The skinning of the Aboma Snake, shot by Cap. Stedman.
[London, Published Dec.r 2d. 1793 by J. Johnson, St. Paul's Church Yard.]
Etching and engraving. 255 x 205mm. 10¼ x 8¼". Repaired tear at bottom.
This image by Blake shows a black slave - 'the negro David' - climbing up a huge boa constrictor in order to begin skinning the snake. The figure in the lower left is probably Stedman. Published in "Narrative, of a Five Years’ Expedition, Against the Revolted Negroes of Surinam, in Guiana, on the Wild Coast of South America", by Captain John Gabriel Stedman. The Dutch captured the British colony of Suriname during the Second Anglo-Dutch War (1667). Under the West India Company it was developed as a plantation slave society and became a primary destination for the Dutch slave trade. The brutal regime caused high mortality; despite the import of 300,000 slaves between 1668 and 1823, the population never grew beyond 50,000. ‘Maroonage’ became the major form of resistance. Fugitive slaves, or ‘maroons’, escaped inland to form permanent communities from where they waged a campaign of guerrilla warfare against the Dutch. In 1774 the Scottish-Dutch soldier John Gabriel Stedman witnessed the brutal oppression of slaves during a campaign against the maroons, which he described in this book. The work contained 80 engravings by various hands which are generally acknowledged to have been based on drawings made by Captain J.G. Stedman, although only two of the plates bear his name. Stedman was a personal friend of William Blake’s and it is likely that William Blake modified Stedman’s designs, being those of an amateur artist. From the sole surviving watercolour by Stedman for this work, it is known that the engravers involved were allowed considerable liberty in adapting Stedman’s designs. The book was adopted by those who advocated the abolition of the slave trade, though Stedman was thought to support reform rather than abolition.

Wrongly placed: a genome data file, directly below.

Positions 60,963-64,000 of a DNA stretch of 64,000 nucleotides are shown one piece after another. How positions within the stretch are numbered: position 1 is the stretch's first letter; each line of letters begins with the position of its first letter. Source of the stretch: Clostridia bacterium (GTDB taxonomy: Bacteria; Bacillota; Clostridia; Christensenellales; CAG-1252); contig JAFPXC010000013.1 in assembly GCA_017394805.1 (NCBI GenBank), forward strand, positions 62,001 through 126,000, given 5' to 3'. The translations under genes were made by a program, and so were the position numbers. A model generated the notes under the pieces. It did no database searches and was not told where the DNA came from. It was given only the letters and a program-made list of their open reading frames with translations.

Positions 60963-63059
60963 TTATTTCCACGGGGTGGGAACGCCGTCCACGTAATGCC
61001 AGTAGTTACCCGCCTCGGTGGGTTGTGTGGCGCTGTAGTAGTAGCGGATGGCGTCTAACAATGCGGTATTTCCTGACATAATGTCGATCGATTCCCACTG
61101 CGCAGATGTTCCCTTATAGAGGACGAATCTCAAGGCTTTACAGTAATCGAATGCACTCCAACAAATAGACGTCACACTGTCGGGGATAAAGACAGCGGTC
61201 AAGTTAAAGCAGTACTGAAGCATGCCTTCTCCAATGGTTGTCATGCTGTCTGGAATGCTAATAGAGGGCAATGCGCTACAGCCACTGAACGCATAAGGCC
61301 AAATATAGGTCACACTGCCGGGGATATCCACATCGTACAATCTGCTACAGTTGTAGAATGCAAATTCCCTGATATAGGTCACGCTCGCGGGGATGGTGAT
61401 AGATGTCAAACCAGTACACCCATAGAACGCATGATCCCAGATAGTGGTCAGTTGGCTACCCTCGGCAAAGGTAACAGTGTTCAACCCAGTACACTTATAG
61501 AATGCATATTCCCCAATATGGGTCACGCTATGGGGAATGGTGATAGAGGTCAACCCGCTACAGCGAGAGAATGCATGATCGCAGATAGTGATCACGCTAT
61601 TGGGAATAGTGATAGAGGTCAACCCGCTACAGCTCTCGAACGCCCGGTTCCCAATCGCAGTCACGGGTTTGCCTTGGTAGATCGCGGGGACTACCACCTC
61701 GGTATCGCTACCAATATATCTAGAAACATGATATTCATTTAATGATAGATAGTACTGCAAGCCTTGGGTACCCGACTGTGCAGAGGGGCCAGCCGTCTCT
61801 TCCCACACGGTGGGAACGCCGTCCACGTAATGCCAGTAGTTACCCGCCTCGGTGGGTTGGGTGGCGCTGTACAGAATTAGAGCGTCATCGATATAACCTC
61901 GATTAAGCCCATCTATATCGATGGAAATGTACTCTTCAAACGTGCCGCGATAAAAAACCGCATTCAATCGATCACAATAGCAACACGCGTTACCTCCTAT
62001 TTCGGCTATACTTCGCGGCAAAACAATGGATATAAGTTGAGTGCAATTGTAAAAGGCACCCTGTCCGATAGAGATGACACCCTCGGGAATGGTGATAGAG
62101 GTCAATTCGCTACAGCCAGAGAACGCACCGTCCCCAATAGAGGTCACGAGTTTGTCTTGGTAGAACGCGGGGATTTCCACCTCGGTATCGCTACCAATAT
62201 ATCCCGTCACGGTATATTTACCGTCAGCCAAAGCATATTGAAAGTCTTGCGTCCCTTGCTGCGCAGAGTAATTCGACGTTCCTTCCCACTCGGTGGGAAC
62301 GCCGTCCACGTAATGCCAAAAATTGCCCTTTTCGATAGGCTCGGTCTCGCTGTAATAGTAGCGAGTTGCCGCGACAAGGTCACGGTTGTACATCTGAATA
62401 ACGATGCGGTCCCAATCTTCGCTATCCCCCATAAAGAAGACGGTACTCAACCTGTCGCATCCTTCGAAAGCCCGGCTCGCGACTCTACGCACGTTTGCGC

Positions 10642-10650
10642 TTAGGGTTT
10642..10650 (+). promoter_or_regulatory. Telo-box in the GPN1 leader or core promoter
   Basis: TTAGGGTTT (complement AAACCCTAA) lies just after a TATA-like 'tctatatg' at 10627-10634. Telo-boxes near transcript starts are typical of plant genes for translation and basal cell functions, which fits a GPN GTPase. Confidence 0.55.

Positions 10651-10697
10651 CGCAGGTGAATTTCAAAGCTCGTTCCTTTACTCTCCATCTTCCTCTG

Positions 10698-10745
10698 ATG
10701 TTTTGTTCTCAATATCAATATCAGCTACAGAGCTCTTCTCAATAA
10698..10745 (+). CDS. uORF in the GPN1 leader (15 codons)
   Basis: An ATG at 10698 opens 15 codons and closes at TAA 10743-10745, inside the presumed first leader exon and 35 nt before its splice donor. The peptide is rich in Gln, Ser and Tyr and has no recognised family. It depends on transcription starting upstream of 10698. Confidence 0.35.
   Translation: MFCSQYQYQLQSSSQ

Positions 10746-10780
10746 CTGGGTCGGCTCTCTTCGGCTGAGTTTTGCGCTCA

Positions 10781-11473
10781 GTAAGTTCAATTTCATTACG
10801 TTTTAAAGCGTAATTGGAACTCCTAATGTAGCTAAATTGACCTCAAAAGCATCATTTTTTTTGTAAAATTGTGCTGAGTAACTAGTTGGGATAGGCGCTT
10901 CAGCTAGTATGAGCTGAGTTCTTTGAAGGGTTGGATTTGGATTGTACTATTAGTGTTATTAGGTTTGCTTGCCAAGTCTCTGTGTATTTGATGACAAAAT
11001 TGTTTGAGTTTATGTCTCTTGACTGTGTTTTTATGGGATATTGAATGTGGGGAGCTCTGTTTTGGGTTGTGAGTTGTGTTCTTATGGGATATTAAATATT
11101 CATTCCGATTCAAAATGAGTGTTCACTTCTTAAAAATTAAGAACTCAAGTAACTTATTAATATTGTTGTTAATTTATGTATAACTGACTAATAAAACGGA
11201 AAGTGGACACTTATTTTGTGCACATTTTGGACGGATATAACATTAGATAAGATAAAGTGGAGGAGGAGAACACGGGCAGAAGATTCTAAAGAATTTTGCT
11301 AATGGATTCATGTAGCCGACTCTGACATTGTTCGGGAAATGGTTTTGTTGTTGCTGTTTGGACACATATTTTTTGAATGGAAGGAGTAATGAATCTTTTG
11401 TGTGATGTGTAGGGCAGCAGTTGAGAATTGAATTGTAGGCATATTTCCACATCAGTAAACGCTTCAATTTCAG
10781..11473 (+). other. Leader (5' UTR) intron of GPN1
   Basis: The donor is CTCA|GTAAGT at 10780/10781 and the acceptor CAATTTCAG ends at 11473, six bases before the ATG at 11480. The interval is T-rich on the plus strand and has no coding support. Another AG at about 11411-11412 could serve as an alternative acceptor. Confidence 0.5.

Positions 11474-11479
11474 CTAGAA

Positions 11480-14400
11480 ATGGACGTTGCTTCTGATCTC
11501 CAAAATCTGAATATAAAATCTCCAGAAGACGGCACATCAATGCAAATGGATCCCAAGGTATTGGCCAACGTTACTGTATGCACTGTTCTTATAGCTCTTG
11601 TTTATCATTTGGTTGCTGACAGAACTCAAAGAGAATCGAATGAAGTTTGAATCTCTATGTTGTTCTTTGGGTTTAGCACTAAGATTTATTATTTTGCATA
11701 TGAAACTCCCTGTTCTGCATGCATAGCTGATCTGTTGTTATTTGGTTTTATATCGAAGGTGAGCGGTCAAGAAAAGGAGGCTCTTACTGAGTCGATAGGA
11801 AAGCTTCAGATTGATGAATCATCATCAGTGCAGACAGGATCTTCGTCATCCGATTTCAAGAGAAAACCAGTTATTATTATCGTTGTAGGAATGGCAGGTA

In the Victoria and Albert Museum.
[Ref: 25888] £90.00